As Boomers draw close to retirement age, there is much public criticism about Boomer spending habits. Many of the young whiz kids in the financial advice industry point to the Baby Boomers as a negative example. The media are full of headlines about their failure to prepare adequately for retirement. Generations X and Y often excoriate that generation, calling them frivolous and selfish, spoiled pleasure chasers that left a ruined financial system in their wake. There may be some truth in that, but to apply it to the entire generation is unfair.
The Sandwich Generation
While certainly, there are Boomers who threw solid financial advice out the proverbial window, bought more house than they could afford and traveled the world instead of saving for retirement, but that does not describe all of them. In fact, many struggle to save for retirement because they are sandwiched between taking care of aging parents and helping their adult children.
They have little time for navel gazing and few resources for spendthrift hedonism. That’s because they worked hard, paid off their homes, put their children through school, and put their faith in the 401(k) plans offered in place of fixed-benefit plans. Unfortunately, their faith was ill-placed. The crash of 2008 really hurt many plans of that type, and people are scrambling to restore what they’ve lost in time for retirement.
Sparkle and Glitter Catches the Eye
The Boomer generation’s luxury market, high-end spending is always good for a pointing and head shaking sort of story. That is, of course, until what has become a service-oriented economy – fully 70 percent of it relying on consumer spending – slows down. When the pundits offer financial advice then, it is all about how spending is the only way to pull the country out of its current economic struggles. All of this conveniently ignores basic facts.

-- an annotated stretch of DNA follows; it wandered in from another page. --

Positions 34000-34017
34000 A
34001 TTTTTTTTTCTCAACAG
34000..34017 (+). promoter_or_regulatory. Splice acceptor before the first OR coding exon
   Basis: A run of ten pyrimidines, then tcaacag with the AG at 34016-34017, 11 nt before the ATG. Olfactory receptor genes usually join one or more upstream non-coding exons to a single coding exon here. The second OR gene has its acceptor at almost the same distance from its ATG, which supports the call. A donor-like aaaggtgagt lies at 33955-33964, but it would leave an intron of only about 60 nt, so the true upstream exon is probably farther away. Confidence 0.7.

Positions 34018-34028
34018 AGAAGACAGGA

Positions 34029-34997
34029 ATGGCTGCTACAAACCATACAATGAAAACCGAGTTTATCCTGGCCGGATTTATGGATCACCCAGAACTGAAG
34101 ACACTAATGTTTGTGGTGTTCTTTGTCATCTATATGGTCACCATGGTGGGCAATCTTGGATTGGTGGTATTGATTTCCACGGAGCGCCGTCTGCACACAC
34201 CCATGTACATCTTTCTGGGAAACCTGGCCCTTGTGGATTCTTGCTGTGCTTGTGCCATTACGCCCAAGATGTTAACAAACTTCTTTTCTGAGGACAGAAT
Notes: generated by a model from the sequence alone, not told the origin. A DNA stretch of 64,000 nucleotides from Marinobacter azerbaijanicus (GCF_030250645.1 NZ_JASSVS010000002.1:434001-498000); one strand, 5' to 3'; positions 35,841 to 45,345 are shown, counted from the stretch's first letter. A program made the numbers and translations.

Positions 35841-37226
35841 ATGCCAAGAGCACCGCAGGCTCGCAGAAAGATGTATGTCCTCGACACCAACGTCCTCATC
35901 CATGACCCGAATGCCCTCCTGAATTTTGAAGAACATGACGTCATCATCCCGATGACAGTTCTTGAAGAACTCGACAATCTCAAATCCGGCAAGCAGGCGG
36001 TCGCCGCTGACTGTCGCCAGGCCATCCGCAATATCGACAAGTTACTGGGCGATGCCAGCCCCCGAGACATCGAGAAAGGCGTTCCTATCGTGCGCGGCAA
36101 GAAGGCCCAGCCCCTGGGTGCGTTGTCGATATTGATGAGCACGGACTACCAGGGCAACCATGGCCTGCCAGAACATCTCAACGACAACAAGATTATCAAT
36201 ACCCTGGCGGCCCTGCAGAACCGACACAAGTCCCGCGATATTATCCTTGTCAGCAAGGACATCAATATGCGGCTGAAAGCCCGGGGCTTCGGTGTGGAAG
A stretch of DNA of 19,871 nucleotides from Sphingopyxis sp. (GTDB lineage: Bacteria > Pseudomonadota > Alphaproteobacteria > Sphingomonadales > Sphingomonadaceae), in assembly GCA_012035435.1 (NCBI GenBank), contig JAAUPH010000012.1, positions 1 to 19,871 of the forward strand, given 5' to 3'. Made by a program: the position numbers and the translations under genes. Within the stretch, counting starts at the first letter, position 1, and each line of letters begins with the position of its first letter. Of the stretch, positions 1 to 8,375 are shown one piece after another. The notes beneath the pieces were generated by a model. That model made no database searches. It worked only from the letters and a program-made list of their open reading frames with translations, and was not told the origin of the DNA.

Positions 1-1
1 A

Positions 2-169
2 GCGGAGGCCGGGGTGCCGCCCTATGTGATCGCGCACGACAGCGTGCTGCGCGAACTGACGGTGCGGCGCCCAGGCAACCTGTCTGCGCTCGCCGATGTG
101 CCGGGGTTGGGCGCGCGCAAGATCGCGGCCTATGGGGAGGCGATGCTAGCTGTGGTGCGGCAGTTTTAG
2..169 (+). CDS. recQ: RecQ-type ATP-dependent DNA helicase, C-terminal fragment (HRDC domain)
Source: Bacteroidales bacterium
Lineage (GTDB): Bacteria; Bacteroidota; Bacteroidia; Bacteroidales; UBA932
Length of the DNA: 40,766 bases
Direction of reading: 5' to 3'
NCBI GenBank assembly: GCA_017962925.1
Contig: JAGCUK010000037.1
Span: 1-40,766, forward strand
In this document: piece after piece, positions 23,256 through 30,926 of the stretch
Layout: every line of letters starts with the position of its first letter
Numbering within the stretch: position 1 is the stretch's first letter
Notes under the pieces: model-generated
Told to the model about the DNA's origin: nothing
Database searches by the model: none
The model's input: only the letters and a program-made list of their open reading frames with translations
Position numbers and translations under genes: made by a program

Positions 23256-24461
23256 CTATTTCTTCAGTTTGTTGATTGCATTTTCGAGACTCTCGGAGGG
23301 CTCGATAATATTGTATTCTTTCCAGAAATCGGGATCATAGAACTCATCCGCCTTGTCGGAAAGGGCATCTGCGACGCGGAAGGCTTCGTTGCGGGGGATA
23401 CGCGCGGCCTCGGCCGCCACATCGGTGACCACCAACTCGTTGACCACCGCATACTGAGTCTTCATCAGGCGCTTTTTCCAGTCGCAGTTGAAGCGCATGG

Luxury is done primarily by a small percentage of the wealthiest Boomers. Most of the Boomers live in the same fiscal world we do, and their spending habits reflect that. Boomers struggle to afford the skyrocketing costs of health care, fuel, food and are trying to get out of debt, just like anybody else.
Caught in an Economy Shift
During the lifetime of the Boomers, the whole economy has changed. Calculated in real dollars, adjusted for inflation, spending power has not increased in decades. Credit drove the economy, because it was via credit that people were able to buy the volume of consumer goods necessary to keep the economy moving, once the manufacturing jobs went overseas.
Without manufacturing, well-paying jobs available without a college education were greatly reduced in number. Boomers took on a lot more student debt than generations past. It should also be considered that, during their lifetime, what once took a single wage earner to accomplish, now takes two. Yet, with the high divorce rate, often there is only one working twice as hard.
What You Can Learn from the Media Crafted Boomer
The best financial advice is the classic money wisdom, before the government and the economy needed well-trained consumers to keep things moving. In those days, thrift and delaying the gratification of personal pleasures until after security was achieved were traits that were encouraged and valued. Place your trust in your own efforts and tangible results. Don’t have faith that the government is going to fix the economy or that Social Security will be there for you. Be responsible for your own financial needs throughout your life, including retirement, and you’ll fare well.
Jeffery Sterner blogs for America’s Debt Help Organization—Debt.org, and educates Americans how they can live debt free lives in our day and age.
***Photo thanks to grantlairdjr & Tax Credits***